Water chestnuts are nutritious tubers (corms) grown for their mildly sweet, delicious, coconut-like crunchy textured edible pulp. The corms are cultivated in wet fields and used as vegetables in many parts of Asia, particularly in China, Japan, South Korea, and Vietnam.
Botanically, waterchestnut belongs to the Cyperaceae (sedge) family of grass-like aquatic plants; in the genus: Eleocharis.
Scientific name: Eleocharis dulcis.
The corms, known as haeo (แห้ว) in Thai, and biqi (荸荠) or matai (马蹄)in the Cantonese are quite popular for their nutty, crispy texture in the dishes.
Water chestnut tubers are native to the marshy, still, or slow-moving water plains (wetlands) of South-East Asia.
The Waterchestnut plant produces numerous, round, corms below the soil, which are ready for harvesting when its leaves turn yellow. The bulbs feature coarse dark brown skin, measure about 5 cm in diameter, and weigh 30 g. Inside, its crispy, white-fleshed flesh is mildly sweet and has a pleasant aroma.
Chinese water chestnuts should not be confused with European water caltrops (T. natans), which also recognized as western water chestnuts in the markets.
Water chestnuts carry slightly more calories than sweet potatoes at 97 calories per 100 grams. Their calorie value chiefly comes from complex carbohydrates, amylose, and amylopectin.
They carry a high-quality phytonutrient profile comprising of dietary fiber, and antioxidants in addition to moderate proportions of minerals, and vitamins.
Crunchy water chestnut corms are a good source of dietary fiber. 100 g of flesh provides 3 g or 8% of the daily requirement of dietary fiber. Together with slow-digesting complex carbohydrates, fibers in the food check sudden spurt in the blood sugar levels.
The corms are indeed natural sources of phenolic antioxidant; ferulic acid. In addition to free radical scavenging function, ferulic acid possesses blood pressure controlling, anti-diabetic, photo-protection against UV rays, and anti-cancer properties.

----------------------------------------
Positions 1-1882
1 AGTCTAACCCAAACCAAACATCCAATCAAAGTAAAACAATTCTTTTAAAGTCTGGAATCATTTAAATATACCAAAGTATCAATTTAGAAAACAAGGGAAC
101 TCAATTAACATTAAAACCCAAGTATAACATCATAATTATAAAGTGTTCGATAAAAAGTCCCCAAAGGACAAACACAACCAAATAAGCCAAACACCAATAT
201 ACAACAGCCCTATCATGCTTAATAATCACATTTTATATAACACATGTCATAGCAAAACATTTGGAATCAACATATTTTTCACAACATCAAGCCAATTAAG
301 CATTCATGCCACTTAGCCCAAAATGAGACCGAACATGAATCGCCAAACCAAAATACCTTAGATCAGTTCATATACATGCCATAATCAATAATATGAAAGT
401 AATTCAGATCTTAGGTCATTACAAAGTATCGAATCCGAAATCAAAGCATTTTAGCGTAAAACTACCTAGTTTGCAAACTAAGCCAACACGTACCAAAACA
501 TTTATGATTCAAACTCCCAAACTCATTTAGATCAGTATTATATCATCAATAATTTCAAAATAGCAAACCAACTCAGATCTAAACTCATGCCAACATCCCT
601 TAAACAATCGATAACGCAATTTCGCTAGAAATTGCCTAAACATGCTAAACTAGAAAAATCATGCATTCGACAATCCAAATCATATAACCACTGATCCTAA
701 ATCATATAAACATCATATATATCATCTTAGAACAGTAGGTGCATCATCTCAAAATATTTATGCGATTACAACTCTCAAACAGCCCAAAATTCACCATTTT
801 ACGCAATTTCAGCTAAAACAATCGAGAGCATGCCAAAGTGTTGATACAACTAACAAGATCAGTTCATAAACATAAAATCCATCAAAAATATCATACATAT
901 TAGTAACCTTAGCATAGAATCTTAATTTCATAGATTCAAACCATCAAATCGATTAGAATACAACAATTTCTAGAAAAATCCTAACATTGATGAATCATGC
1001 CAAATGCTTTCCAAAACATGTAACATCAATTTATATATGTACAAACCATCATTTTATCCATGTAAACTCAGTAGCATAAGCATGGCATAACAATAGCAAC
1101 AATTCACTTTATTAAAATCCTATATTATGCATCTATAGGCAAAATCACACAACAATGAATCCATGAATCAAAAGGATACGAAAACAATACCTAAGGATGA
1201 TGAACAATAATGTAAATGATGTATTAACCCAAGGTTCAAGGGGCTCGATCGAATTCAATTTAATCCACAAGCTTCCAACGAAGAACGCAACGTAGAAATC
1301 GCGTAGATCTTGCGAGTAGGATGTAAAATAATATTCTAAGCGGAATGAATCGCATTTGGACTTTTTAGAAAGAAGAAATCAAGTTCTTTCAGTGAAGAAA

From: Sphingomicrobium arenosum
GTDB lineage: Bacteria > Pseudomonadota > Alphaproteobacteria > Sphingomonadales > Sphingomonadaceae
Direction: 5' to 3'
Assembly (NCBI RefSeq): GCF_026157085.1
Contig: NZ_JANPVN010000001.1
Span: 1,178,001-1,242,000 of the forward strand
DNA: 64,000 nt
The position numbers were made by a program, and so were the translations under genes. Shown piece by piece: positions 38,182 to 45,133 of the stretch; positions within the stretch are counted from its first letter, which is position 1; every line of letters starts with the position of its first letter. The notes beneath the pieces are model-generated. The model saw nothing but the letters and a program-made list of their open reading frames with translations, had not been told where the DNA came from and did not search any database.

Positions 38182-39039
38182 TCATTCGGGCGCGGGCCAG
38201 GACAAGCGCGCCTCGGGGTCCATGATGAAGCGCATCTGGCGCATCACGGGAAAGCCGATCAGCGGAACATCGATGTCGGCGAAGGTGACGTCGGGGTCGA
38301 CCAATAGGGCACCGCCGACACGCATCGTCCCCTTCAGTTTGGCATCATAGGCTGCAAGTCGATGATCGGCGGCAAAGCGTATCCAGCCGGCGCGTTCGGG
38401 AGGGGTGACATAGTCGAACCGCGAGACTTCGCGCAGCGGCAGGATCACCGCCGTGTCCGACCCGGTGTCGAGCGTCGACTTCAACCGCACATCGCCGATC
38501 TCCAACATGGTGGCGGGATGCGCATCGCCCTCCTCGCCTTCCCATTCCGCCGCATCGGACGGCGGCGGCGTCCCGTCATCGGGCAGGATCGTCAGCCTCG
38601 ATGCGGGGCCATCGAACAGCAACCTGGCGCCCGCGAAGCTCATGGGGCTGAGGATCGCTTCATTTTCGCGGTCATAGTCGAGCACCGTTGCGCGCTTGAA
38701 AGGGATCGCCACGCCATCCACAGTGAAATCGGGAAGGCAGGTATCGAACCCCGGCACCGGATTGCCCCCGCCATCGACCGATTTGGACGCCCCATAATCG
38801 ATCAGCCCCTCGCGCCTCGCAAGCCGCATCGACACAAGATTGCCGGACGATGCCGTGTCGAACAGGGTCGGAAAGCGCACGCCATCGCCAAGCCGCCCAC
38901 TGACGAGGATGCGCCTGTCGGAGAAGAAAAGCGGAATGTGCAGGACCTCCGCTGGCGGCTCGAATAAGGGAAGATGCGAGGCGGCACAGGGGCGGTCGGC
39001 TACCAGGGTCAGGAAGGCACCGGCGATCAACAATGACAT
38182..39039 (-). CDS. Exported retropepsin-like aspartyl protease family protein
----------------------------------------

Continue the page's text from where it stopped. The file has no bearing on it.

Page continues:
It also contains good levels of some of the valuable B-complex group of vitamins such as pyridoxine (25% of RDA), folates, riboflavin (15%), pantothenic acid (9.5%), and thiamin.
Further, the corms provide healthy amounts of some of the essential minerals like zinc, magnesium, copper (36% of RDA), manganese, phosphorus, and manganese. they also carry moderate amounts of potassium; 330 mg/100 g (7% of RDA). Potassium is an essential component of cells and body fluids that help regulate heart rate and blood pressure.
|Principle||Nutrient Value||Percent of RDA|
|Total Fat||0.10 g||0.5%|
|Dietary Fiber||3 g||8%|
|Pantothenic acid||0.479 mg||9.5%|
|Vitamin A||0 IU||0%|
|Vitamin C||4 mg||7%|
|Vitamin E||1.2 mg||8%|
|Vitamin K||0.3 µg||<%|
In its growing places, Chinese water chestnuts can be available at their best from the onset of the summer season to fall. In the US, they are sold primarily in Asian specialty stores or as canned in supermarkets. Choose that are fresh and very hard. Avoid bruises or ones that have soft spots.
Water chestnuts are fairly fragile, so it is best to store them unpeeled. They keep well in the fridge for 2 weeks, in a container, and covered with water. Fresh, unwashed water chestnuts can be also placed for 2 weeks in a paper bag and stored in the coldest part of the fridge. They need to be checked regularly, as they can start to dry out or ferment. Peeled water chestnuts keep for 2-3 days. Refrigerate any uneaten canned water chestnuts in water, replacing them with fresh water every day. Wholesale marketers store them in the freezer for up to 6 months, raw and plunged.
Cooking makes water chestnuts slightly sweeter and preserves their crunchy texture.
Only water chestnuts of E. dulcis species can be eaten raw. Peeled corms can be used boiled, braised, in stir-fries, etc. Peeled chestnuts can be used as a whole, halved, sliced, diced, julienned, or pureed. They add a characteristic crunchy note to many dishes.
Here are some serving tips:
|Pan fried waterchestnut cake. (Photo-by tissue_fleur)||Tofu, broccoli and waterchestnuts. (Photo-by Q family)|
In mainland China, pureed water chestnut is used in dim sum preparation.
Sliced/diced, they can be added to soups, mixed salads, fruit salads, vegetable-based dishes, pasta dishes and quiches, meat, poultry, and seafood.
Waterchestnut cake (matai gau) is a delicious recipe prepared during the Chinese New Year (autumn) festival in Southern China, and Hong Kong.
Being water-dwelling crops, water chestnuts may harbor fluke larvae (Fasciolopsis). Fresh chestnuts should be washed thoroughly in running water, soaked in saltwater for at least 30 minutes, and rewashed again before eating them raw. Boiling kills the larvae instantly and any cooked recipes are safe for consumption. (Medical disclaimer).
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